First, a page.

Who guards the guards? In the case of Europe’s banks, the answer is still a work in progress given the faltering efforts to create a banking union.
Today, we interview Jaime Caruana, head of the Bank for International Settlements which said on Sunday that its central bank constituents should not be deterred by fears of market volatility when the time came to start turning off the money-printing machines. That moment was fast approaching, it said.
The big question is why it would not be safer to wait until the world economy is on a sounder footing before turning the money printing presses off, particularly since there is a notable absence of any inflationary threat.
Just before he takes the helm at the Bank of England, Mark Carney will hold a briefing wearing his other hat – head of the Financial Stability Board, the body charged with coordinating international banking regulation. Both he and Caruana could have interesting things to say about the Federal Reserve’s warning that the era of QE is drawing to a close. Both could also have some trenchant things to say about Europe’s banking plans.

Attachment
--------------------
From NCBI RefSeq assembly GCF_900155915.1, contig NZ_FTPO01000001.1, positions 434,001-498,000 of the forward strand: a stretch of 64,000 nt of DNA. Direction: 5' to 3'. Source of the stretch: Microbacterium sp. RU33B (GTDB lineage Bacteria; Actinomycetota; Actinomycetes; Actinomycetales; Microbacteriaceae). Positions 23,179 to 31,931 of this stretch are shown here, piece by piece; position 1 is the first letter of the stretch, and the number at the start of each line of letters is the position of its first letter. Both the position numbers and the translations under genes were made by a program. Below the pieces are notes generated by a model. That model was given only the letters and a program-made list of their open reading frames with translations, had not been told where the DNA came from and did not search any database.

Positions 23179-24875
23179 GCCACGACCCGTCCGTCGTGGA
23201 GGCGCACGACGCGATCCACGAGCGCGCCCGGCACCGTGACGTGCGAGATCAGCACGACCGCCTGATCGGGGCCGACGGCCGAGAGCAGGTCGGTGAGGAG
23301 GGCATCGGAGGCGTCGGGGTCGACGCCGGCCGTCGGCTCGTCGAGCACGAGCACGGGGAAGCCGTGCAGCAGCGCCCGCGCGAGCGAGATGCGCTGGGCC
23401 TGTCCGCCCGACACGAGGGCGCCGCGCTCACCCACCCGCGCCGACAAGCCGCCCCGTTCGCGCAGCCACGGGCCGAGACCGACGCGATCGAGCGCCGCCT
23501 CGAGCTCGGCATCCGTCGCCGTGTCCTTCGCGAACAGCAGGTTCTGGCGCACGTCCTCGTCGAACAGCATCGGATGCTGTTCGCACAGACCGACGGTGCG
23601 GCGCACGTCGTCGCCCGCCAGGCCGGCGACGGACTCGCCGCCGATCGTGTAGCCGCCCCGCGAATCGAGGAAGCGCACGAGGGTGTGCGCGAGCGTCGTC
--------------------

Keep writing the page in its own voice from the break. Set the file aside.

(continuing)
Having failed to agree how the bill for future bank failures should be paid, EU finance ministers are scrambling to alight upon a plan and will meet again on Wednesday in an attempt to have something for their leaders to approve at a Thursday/Friday summit.
This was supposed to be in the bag. The more profound elements of banking union are shelved for now. It has been apparent for some time that a bank “resolution fund” with pooled risk has not got a cat in hell’s chance of being created in the foreseeable future, so the “doom loop” of weak banks and sovereigns weighing on each other will not be broken. Berlin will certainly not budge before German elections in September.